Contract Negotiations and the Importance of Home Court Advantage
If your company were to find itself in a lawsuit arising from a contract dispute with another company, would you prefer to be represented by a law firm that you know well, in a courthouse a few miles from your company office? Or, would you rather be represented by lawyers that you have just retained, in a courthouse hundreds of miles away?
Similarly, if your company enters into negotiations to resolve a commercial dispute, would you enjoy a tactical advantage if both sides understood that any litigation resulting from a breakdown of negotiations will cost the other side tens of thousands of dollars more in litigation costs than it will cost your company?
The answers to these questions are obviously yes, yet even experienced contract negotiators often relegate “choice of jurisdiction” and “choice of court venue” provisions of major contracts to secondary negotiation goal status. They sometimes even ignore these issues entirely during negotiations by agreeing to whatever language is inserted by the primary draftsman of the contract. Any experienced commercial litigation attorney will tell you that “choice of law” and “choice of court venue” provisions of a contract often determine which side of a commercial dispute has to concede the most, or has to expend the greatest amount of money and resources, to resolve the dispute.
Perhaps the most surprising thing about jurisdiction and venue contract terms is that a negotiator with knowledge of the importance of these terms can often achieve favorable contract terms just by asking for them, particularly if the other side doesn’t realize the importance of these provisions. It’s not unusual for one side (if not conducting negotiations through an attorney) to simply agree to the other side’s preferred jurisdiction and venue terms, if asked. It’s amazing what can be achieved, simply by asking. In other circumstances, one side of a negotiation may dig-in and insist on his or her “standard” or “required” jurisdiction and venue terms. If this happens, it may mean that the side with the greatest economic power will be able to insist on its preferred terms, but even in these circumstances, a skilled negotiator can sometimes convince the other side to select an equally convenient (or inconvenient) “neutral” venue. For example, a company with all of its operations in California, negotiating with a company having all of its operations in Maryland, might agree that any dispute would be litigated in the “neutral” city of Chicago, where neither have offices or lawyers. In a similar vein, negotiators deadlocked on jurisdiction and venue issues may agree to insert a well-thought-out arbitration provision in the contract, containing specific arbitration terms designed to equalize the playing field in any dispute.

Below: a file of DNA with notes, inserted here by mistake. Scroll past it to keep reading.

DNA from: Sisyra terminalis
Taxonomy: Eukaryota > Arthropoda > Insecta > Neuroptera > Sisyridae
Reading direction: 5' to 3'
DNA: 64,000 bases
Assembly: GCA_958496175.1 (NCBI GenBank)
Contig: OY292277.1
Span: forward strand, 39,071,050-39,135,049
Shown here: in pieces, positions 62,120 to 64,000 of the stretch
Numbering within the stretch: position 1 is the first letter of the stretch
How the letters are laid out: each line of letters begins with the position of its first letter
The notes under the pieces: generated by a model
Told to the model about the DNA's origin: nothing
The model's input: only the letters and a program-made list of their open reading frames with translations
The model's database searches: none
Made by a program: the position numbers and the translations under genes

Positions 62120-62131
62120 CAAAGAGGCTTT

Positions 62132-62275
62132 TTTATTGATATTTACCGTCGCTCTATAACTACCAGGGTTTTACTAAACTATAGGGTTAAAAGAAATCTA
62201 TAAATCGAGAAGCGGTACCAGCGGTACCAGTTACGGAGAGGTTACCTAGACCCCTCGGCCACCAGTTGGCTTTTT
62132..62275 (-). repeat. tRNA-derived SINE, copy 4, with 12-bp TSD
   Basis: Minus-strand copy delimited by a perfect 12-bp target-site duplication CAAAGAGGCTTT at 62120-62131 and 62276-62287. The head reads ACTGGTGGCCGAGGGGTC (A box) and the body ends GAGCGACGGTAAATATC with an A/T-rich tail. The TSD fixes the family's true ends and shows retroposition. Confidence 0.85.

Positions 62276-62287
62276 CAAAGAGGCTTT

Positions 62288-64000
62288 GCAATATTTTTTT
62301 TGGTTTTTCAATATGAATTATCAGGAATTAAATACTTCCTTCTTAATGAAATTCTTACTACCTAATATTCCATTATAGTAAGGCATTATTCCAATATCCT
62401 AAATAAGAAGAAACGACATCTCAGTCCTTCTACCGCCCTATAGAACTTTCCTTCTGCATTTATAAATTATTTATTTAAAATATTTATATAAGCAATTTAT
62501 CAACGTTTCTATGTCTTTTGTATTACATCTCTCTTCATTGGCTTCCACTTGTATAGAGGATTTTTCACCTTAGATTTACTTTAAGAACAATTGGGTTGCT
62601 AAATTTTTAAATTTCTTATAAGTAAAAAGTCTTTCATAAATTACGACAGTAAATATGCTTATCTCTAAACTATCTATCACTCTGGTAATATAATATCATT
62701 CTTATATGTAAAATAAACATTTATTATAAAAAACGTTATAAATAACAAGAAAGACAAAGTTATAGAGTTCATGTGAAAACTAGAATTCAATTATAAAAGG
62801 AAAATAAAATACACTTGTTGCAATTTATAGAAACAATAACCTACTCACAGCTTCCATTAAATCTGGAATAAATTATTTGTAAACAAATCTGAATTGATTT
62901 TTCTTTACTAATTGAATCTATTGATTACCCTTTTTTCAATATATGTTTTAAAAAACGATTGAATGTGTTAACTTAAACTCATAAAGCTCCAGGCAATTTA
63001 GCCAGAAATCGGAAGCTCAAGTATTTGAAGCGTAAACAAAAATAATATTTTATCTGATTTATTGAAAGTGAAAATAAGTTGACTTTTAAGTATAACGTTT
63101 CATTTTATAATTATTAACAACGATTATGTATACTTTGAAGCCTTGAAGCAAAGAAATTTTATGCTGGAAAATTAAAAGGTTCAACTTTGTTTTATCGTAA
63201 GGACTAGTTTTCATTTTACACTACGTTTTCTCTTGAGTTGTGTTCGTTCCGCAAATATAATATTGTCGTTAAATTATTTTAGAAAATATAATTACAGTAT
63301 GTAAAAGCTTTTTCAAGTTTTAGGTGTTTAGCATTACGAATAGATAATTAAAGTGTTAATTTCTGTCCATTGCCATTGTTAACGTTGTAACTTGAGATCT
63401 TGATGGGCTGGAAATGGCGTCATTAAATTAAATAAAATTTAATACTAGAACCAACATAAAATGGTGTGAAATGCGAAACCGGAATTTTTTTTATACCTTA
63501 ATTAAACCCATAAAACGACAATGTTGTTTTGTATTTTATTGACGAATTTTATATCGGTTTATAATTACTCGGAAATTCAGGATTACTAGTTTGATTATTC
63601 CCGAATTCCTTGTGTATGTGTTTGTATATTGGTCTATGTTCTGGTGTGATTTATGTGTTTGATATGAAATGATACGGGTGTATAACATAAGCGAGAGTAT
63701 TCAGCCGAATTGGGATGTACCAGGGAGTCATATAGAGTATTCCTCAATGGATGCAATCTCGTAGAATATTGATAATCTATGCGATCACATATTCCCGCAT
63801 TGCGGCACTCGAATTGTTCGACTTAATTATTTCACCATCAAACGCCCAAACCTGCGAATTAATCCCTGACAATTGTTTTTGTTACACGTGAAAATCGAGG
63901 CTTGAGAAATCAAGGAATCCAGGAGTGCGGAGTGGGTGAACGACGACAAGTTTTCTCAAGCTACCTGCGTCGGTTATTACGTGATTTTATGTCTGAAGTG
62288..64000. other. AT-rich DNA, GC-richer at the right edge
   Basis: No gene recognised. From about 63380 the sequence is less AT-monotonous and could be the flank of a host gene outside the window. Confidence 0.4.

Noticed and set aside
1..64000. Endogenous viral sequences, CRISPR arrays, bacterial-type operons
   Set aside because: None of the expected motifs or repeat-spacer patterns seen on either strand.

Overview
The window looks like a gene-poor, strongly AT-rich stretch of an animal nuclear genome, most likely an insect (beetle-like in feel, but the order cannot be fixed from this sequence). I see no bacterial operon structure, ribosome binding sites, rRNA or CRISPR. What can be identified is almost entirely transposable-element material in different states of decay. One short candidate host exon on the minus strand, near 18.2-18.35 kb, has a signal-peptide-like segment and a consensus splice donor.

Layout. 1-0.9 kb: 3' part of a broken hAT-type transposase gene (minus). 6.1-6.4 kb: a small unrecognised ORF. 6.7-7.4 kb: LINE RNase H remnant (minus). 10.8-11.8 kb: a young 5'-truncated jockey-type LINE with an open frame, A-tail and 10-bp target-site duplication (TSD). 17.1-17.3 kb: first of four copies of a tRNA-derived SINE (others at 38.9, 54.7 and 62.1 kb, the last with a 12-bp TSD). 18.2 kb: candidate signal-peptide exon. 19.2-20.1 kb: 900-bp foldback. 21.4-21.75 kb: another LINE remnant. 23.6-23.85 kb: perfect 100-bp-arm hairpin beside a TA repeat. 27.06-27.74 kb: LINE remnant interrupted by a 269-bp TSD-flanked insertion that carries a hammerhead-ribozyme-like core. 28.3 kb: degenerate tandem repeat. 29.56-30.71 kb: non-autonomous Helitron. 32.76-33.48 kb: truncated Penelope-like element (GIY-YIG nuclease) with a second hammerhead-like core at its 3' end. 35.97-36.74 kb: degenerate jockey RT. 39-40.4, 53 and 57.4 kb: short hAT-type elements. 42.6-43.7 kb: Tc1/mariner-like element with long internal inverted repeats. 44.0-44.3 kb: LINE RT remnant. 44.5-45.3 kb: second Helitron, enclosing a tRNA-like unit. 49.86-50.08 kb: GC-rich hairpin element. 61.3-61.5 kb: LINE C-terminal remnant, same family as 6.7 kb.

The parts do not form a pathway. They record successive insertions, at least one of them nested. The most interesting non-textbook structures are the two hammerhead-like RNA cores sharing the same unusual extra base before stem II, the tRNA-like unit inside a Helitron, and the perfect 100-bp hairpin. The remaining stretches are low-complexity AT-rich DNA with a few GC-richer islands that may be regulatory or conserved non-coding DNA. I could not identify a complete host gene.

Placing favorable “choice of jurisdiction” and “choice of court venue” provisions near the top of the negotiation goal list for any contract of significant size is prudent. Negotiators (including managers, contracting officers, or anyone else that regularly negotiates large contracts) should receive training on the formulation of a negotiation plan, and on how to prioritize negotiation goals. The hidden costs of putting all of your negotiation effort into achieving the best price and delivery terms, without also giving appropriate priority to “legal” terms such as jurisdiction and venue, can be substantial. Don’t find yourself in a competitive disadvantage by having considered these often important terms nothing more than boilerplate legalese.